Cute Coincidence On Today’s Puzzle Page

The syndicated New York Times crossword today is from July 4 (hence the theme, if you see it), but what really struck me was this odd bit of synchronicity: what are the odds that the crossword and one of the cartoons next to it would both use the word “sauté?”


My mistake at 37 across is because the clue “Country singer Tillis” initially made me think of 90s star Pam, she of “Maybe It Was Memphis.” But this made the answers going through it wrong, so I had to look it up. Turns out her father, Mel, was also a country singer. So I learned something today!

The $1 Study Bible

I’d been looking around for study Bibles to supplement my scripture study when I was at Alexander Library on Wednesday and saw The NIV Archaeological Study Bible on the shelves.  It looked really good–tons of color maps and articles–but I didn’t check it out at the time.

I kept thinking about it, though, and on Friday I was near Aliante and stopped at their library, hoping they had the same one there. As soon as I walked in, I faced their racks of used books for sale.  The first one that jumped out at me was The NIV Archaeological Study Bible.

It was in perfect condition and was on sale for one dollar.  The cover price was $49.99.

I took the hint and bought it.

Serendipity Strikes

I’ve been in the mood for some foreign film lately, so I decided that today I would watch a couple.  I picked the Vietnamese film, The Vertical Ray of the Sun (2000), and the American-made but French-language film, The Diving Bell and the Butterfly (2007).

Strangely, both movies featured the same American rock song: 1969’s “Pale Blue Eyes,” by the Velvet Underground.

What are the odds of that?  That two non-English movies would use the same old American song in their soundtrack?  That I would pick both of those movies to watch?  That I would watch both of those movies on the same day?  That I would be familiar with the song and recognize it in both films?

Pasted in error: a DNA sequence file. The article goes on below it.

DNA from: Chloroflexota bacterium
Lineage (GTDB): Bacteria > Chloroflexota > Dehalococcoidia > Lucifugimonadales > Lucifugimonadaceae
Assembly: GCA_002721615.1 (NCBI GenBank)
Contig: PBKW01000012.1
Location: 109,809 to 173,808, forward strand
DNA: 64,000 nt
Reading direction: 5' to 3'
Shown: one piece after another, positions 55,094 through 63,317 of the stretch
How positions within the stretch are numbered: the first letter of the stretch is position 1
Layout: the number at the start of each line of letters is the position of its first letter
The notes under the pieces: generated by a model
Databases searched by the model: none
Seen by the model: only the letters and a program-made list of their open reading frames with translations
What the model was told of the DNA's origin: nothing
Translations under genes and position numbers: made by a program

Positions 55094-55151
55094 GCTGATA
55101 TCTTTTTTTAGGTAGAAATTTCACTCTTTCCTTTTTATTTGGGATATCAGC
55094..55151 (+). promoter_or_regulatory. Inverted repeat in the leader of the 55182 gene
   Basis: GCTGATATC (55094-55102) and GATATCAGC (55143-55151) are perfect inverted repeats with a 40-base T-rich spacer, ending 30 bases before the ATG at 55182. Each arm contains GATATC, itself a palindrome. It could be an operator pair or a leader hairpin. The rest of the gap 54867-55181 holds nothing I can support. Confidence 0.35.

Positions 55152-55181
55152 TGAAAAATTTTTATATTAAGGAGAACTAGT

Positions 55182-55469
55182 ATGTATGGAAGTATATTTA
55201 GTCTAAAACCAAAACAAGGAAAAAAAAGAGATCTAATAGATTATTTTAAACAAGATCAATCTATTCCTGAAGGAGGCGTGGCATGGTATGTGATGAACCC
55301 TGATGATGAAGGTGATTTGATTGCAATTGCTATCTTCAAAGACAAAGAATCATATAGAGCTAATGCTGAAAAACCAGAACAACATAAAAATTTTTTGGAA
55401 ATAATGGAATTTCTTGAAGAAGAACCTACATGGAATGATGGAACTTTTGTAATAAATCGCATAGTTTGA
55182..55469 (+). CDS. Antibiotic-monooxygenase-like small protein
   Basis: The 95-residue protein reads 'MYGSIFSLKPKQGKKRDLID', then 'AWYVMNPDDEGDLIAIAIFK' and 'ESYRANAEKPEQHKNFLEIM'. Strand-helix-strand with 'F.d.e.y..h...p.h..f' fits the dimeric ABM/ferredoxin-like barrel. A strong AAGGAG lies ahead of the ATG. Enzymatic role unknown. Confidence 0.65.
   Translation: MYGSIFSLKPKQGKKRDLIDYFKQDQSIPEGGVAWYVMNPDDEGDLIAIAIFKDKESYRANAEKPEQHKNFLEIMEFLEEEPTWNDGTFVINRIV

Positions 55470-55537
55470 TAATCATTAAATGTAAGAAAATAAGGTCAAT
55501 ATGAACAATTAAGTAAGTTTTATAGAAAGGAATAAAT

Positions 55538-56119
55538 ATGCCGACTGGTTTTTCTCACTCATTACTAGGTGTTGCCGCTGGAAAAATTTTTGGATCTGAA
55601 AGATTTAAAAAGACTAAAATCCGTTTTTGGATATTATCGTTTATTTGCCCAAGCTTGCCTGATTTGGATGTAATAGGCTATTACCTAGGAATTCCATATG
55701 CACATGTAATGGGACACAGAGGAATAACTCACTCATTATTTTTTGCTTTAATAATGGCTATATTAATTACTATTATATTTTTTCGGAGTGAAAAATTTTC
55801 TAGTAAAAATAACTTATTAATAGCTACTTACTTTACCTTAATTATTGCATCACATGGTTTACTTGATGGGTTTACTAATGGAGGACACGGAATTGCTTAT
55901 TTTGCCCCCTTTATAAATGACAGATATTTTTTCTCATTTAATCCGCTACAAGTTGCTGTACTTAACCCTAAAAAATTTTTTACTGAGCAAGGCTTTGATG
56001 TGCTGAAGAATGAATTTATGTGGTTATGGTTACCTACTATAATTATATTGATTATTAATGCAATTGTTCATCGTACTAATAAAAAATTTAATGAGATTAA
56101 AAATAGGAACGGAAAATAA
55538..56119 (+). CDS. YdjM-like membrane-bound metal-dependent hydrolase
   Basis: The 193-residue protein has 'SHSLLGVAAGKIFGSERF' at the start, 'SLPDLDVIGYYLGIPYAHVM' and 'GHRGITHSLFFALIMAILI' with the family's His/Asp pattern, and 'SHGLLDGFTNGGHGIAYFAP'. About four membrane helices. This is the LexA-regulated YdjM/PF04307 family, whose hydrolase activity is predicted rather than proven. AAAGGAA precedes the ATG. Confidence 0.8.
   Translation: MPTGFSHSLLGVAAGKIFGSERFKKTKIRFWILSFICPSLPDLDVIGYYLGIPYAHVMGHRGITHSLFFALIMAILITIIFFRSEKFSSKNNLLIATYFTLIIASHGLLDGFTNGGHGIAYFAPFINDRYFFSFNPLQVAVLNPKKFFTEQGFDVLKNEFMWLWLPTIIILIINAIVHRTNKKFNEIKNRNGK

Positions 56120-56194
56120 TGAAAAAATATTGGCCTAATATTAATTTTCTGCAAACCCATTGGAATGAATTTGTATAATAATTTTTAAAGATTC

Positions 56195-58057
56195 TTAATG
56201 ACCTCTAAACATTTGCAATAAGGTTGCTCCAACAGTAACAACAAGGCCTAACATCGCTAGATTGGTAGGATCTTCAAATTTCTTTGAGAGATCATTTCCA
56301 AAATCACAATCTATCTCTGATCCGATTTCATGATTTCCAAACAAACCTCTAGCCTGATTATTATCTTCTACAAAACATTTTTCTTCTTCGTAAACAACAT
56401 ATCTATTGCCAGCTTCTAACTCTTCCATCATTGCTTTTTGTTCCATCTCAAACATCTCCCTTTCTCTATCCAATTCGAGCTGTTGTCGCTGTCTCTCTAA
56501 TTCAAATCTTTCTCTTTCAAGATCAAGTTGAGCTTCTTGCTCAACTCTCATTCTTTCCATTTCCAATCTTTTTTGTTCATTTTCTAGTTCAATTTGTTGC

And yet, here we are.

Below is the opening scene of Vertical Ray.  YouTube doesn’t have a clip for the Diving Bell scene–that one was just instrumental anyway.  Then here it is with lyrics.





Serendipitous Relevance and American Lit

I like to show how the books we study in school have left a lasting legacy to contemporary society.  If nothing else, when students complain how boring and outdated the books are, I can either try to elicit some open mindedness by showing them that P. Diddy consciously imitates The Great Gatsby, or I can at least argue that their recalcitrance is in opposition to the popular culture with which they’re enthralled. 

This year has been an especially good one for that.  I started the year off with The Scarlet Letter, just as a teen comedy loosely based on it, Easy A, hit theaters.  When we read Moby Dick, I was able to show them the recent Blackberry ad about the novel (many students told me that the ad made much more sense afterwards!).  We finished Huckleberry Finn last month and now, as we review the semester, there’s a national controversy brewing about a new, censored version of the text. 

Near the end of this year, when I try to wrestle some Faulkner into my students, I’ll be able to tell them that Hollywood hunk James Franco is directing a new film of Faulkner’s novel, As I Lay Dying

Now if only I could find a more recent reference for Hemingway’s The Old Man and the Sea than a second season episode of The Simpsons